The meritocracy of the Chinese system

Updated: 2015-07-24 08:12

By Andrew Moody and Ed Zhang(China Daily Europe)

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Author argues that one of the weaknesses of Western democracy is voters are often ignorant of issues

Daniel Bell is somewhat surprised by the major international interest in his new book.

A tract on political philosophy that runs to just 198 pages (although there are a further 106 pages of footnotes) might normally generate only modest or polite academic interest.

The meritocracy of the Chinese system

But The China Model: Political Meritocracy and the Limits of Democracy (Princeton University Press) is perhaps set to be the most important book about China in English this year.

It has already had full reviews in the Financial Times and the Wall Street Journal among others and was selected in The Guardian by the philosopher and writer Julian Baggini as a summer book to take to the beach, citing it as an "uncomfortable challenge" to his liberal beliefs.

"I feel sorry for him, if that is his holiday reading," laughs Bell in his apartment on the Tsinghua university campus, where he has been a professor of ethics and political philosophy for a decade.

The book has been seen as comparing Western liberal democracy unfavorably with the Chinese meritocratic system of government. He insists, however, that this is not what he has attempted to do.

"I am not in favor of the US system of government being replaced by the Chinese system or the other way round. That is crazy," he says.

"I have had a lot of people - as you can imagine - who disagree with it. Some of them have used up column space to talk about their own ideas and not engage with the book at all. But I have had some positive reaction also."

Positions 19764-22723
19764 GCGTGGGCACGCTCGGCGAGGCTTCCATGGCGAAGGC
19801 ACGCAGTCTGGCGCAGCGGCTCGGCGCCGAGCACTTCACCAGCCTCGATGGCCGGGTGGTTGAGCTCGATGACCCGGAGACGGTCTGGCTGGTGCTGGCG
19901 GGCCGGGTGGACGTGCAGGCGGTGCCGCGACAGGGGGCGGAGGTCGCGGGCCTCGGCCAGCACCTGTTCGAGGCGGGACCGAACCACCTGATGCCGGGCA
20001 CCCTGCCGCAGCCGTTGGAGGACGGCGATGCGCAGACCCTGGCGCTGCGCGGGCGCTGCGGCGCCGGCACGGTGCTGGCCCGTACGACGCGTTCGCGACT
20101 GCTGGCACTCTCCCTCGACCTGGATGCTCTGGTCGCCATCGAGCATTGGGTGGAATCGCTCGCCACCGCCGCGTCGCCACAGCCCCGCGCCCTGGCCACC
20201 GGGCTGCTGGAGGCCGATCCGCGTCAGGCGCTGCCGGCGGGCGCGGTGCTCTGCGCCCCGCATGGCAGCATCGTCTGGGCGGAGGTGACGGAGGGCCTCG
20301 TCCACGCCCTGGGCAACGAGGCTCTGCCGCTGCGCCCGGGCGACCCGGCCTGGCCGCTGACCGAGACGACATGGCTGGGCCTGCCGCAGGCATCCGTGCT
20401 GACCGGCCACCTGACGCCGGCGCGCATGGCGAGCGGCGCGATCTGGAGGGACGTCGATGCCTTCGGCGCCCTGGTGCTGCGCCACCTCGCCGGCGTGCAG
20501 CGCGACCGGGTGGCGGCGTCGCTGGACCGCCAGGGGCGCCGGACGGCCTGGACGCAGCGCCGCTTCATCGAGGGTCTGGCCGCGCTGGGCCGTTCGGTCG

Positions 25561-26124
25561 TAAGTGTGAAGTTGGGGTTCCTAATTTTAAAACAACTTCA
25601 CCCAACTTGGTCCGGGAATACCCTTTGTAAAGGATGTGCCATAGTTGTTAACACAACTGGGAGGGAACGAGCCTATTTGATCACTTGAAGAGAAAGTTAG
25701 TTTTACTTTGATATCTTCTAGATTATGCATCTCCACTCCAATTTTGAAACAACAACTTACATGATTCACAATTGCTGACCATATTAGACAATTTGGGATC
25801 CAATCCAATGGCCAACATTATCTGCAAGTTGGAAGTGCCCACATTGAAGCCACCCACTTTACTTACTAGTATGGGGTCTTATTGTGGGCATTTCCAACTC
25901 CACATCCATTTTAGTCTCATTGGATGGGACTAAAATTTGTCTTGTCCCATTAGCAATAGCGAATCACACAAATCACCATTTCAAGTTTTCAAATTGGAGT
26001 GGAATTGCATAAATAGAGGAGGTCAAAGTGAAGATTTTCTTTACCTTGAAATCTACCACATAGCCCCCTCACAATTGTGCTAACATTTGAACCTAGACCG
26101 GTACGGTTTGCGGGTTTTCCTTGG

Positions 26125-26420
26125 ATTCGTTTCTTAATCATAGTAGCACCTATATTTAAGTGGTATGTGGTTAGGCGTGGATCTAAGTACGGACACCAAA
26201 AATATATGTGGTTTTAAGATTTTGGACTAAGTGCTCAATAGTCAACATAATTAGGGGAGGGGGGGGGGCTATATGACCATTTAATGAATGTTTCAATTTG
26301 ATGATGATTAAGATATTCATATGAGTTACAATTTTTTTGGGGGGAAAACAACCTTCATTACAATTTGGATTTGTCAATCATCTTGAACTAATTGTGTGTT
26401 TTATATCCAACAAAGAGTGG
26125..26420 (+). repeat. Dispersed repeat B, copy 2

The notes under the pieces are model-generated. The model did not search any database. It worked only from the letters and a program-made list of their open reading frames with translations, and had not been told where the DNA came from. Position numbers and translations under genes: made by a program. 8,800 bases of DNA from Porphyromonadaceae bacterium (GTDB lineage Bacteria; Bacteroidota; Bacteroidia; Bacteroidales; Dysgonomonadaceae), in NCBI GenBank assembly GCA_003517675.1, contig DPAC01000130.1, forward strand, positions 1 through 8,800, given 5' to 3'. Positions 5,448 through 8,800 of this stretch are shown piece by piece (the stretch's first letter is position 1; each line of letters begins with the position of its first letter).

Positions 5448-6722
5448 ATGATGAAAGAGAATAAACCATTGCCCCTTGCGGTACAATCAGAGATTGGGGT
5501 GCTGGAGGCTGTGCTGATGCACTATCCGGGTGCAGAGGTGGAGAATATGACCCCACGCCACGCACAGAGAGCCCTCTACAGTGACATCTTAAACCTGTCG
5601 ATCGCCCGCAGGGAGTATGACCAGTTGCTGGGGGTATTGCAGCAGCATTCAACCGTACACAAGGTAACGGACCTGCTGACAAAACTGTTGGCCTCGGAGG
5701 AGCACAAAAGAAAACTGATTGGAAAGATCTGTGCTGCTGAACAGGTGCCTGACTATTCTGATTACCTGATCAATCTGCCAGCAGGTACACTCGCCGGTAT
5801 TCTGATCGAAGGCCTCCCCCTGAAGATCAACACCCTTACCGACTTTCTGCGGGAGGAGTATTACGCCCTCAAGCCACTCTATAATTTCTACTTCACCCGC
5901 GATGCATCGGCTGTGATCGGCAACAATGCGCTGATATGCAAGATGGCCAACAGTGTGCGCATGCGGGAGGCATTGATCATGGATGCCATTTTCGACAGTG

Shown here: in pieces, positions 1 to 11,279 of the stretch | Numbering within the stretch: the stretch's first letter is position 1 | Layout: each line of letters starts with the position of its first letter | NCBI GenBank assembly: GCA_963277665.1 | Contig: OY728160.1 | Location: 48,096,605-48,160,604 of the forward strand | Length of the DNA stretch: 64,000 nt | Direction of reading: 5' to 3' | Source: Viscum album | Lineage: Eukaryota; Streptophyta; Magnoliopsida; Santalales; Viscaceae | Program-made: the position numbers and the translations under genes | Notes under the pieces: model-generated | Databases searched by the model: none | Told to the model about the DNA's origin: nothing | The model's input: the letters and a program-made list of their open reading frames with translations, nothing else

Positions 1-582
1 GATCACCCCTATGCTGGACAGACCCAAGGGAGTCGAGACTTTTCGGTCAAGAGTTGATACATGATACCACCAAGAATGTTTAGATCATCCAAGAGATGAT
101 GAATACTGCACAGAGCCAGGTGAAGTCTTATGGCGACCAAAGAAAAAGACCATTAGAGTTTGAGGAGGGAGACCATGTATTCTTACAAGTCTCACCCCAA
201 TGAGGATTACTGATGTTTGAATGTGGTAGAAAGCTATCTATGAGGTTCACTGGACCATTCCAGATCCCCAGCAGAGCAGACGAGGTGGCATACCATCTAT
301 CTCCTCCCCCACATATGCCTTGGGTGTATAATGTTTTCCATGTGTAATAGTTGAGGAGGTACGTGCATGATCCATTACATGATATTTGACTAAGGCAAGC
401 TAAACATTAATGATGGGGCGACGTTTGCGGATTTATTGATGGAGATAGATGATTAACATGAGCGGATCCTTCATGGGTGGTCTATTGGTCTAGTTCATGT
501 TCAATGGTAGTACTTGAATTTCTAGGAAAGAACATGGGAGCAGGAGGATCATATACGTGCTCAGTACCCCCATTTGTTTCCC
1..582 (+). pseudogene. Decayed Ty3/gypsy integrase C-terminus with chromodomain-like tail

Bell, 51, dressed in open-necked shirt and shorts on a hot Beijing afternoon, wanted to challenge the idea that Western liberal democracy was some sort of universal ideal.

"I think in Western countries, academics and the popular media generally think that government is just about one person, one vote, regardless of whether a country is very small or has 1 billion people. The actual concept of democracy is also more complex than that too."

He believes many underestimate the depth of experience of China's leadership. Of the 7 million cadres that start out at primary-level office, not many make it to province or ministry-level.

To be one of the seven members elected to the very apex of the system - the Standing Committee of the Politburo - someone has to have been governor or Party secretary of at least two provinces. Someone of Barack Obama's pre-presidential experience would have only made it to be the manager of a small county in China's system, according to an expert he quotes.

The meritocracy of the Chinese system

Daniel Bell says he is not in favor of the US system of government being replaced by the Chinese system or the other way round. Wang Jing / China Daily

"People do not understand the meritocratic aspects of the Chinese system. There are three standards of what counts as being a good political leader, which I discuss in the book. The first is intellectual quality, the second is social skills and the third is virtue, meaning commitment to the good of the community. The Chinese political system is designed so leaders score above average in all three of these."

Bell believes Obama's lack of experience and social skills has been evident in his inability to get legislation through Congress by networking with senators over a late night whiskey in the style of a Lyndon B. Johnson or Franklin Delano Roosevelt.

"He is highly intelligent certainly but doesn't enjoy that side of it. It is where he doesn't have a lot of background and experience."

Bell, who is Canadian, studied at McGill University in Montreal and at Oxford, where he met his wife, Song Bing, who now works for Goldman Sachs in Beijing, in 1989.